Learning Solidarity from Conservative Christians

On our way to NJ this weekend for Easter at Aimee’s relatives, we remarked at an article in Sundays NY Times Movement in the Pews Tries to Jolt Ohio.  I am continually impressed by the level of savvy organizinig, message development and working relationships that are maintained within the conservative christian, baptist and catholic faith communities.  The effort to establish community-based political organizations in each of Ohio’s 88 counties, educating and mobilizing members of congregations on the issues they identify as important, and setting a high profile significant goal of electing a Govenor are are powerful.  I remember reading about a meeting of several thousand Oregon Pastors who were opposed to the Gay Marriage civil rights coming out of Multnomah County (of which Portland OR is part), and thinking that the sheer number compared to some of our Unitarian Universalist General Assemblies in North America.  The Oregon newsbit was buried in page 4 of the Metro section.  Where is the organizing on the left and the faith communities place?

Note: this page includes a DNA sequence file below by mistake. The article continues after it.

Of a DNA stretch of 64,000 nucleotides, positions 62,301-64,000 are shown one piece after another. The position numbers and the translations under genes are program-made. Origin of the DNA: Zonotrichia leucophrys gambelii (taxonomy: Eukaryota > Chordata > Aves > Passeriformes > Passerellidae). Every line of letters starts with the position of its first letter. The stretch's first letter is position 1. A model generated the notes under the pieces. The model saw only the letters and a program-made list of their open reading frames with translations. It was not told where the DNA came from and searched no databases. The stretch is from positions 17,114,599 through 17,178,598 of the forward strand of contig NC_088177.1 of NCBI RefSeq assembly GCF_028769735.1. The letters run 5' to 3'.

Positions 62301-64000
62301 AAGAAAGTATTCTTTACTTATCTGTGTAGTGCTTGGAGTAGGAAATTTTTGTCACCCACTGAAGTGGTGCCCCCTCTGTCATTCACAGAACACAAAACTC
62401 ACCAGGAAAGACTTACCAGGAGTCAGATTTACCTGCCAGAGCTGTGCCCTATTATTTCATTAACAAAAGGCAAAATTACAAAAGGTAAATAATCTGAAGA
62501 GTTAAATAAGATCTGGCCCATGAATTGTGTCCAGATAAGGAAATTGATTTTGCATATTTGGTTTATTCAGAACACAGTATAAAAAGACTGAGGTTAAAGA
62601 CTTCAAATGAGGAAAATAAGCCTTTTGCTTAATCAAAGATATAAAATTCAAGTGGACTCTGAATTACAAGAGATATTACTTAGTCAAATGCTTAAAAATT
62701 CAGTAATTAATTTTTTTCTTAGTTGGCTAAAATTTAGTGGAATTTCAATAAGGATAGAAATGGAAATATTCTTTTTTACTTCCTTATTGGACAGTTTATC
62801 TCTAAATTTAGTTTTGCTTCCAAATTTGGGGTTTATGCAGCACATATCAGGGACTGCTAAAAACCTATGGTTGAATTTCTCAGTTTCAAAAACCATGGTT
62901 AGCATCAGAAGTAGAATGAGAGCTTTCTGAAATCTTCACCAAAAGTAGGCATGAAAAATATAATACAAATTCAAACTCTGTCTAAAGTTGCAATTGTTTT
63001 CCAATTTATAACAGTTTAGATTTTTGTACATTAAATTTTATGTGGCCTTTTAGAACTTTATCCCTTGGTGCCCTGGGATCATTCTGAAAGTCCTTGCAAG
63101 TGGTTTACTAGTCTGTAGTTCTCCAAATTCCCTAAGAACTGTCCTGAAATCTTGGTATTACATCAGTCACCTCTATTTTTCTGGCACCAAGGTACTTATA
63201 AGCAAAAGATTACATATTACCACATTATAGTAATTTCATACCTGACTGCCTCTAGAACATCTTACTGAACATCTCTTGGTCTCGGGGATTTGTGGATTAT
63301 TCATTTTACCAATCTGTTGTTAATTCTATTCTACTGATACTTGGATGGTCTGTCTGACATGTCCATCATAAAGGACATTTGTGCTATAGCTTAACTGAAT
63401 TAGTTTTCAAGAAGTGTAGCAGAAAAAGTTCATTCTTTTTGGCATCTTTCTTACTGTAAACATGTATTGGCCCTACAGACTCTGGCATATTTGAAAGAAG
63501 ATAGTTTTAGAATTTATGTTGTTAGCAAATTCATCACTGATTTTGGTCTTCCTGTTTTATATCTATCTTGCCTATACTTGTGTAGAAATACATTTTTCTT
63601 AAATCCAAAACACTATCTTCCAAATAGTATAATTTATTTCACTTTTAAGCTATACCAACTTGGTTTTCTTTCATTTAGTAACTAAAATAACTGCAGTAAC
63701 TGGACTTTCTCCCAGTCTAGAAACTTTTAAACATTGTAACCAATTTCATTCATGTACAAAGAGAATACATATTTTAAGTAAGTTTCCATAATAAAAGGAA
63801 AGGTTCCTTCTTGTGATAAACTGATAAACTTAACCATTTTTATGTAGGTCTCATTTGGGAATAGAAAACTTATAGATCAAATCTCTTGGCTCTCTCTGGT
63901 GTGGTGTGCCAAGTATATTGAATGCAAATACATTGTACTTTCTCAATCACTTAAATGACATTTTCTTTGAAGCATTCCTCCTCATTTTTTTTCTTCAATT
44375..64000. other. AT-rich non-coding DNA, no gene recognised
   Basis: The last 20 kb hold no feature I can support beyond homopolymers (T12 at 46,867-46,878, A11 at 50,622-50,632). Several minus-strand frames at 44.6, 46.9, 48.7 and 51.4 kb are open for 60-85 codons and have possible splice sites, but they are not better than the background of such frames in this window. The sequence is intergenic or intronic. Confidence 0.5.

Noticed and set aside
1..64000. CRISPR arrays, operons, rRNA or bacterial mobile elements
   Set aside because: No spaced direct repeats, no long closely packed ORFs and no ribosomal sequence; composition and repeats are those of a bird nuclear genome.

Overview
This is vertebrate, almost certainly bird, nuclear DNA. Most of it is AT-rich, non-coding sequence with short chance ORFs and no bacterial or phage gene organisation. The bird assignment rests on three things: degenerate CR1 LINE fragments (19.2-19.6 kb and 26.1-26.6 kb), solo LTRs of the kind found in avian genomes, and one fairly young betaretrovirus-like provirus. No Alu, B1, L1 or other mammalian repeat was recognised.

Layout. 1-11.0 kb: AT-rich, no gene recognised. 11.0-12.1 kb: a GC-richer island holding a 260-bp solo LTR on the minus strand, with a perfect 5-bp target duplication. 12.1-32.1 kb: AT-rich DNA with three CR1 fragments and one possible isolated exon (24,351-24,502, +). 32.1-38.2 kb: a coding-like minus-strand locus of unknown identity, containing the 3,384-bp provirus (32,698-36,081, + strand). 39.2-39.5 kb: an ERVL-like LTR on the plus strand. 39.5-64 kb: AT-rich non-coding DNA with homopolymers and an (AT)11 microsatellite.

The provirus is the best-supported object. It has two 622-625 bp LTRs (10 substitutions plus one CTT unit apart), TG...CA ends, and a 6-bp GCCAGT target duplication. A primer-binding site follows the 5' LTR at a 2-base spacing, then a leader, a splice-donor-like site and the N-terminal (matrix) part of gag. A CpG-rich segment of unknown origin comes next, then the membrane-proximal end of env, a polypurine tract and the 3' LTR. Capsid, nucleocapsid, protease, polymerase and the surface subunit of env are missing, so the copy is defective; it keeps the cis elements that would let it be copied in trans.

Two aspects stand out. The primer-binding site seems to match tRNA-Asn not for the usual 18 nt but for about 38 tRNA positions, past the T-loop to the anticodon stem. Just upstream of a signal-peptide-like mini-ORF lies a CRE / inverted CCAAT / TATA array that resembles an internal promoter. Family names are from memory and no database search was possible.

2 responses to “Learning Solidarity from Conservative Christians

  1. I don’t know, Joseph, but I agree that it is painfully lacking. On the way to the airport from the DRUUMM conference last November, several us had a conversation about this very thing. Taquiena B especially had some high-quality insights. She talked about a book (that I’ve forgotten the title of and need to ask her for) that was written about the political “apprenticeship” of future conservative leaders in the US. It was very interesting.

  2. I think at a basic level, conservative Christians have a ‘greater cause’ mentality. In general they are are willing to fall into heirarchy and routine self-sacrifice.

    I think UU’s are so divergent in views, goals, and personal motivation, that it is difficult to push concerted movement in any focused directions. Of course there is probably no empirical proof of this!

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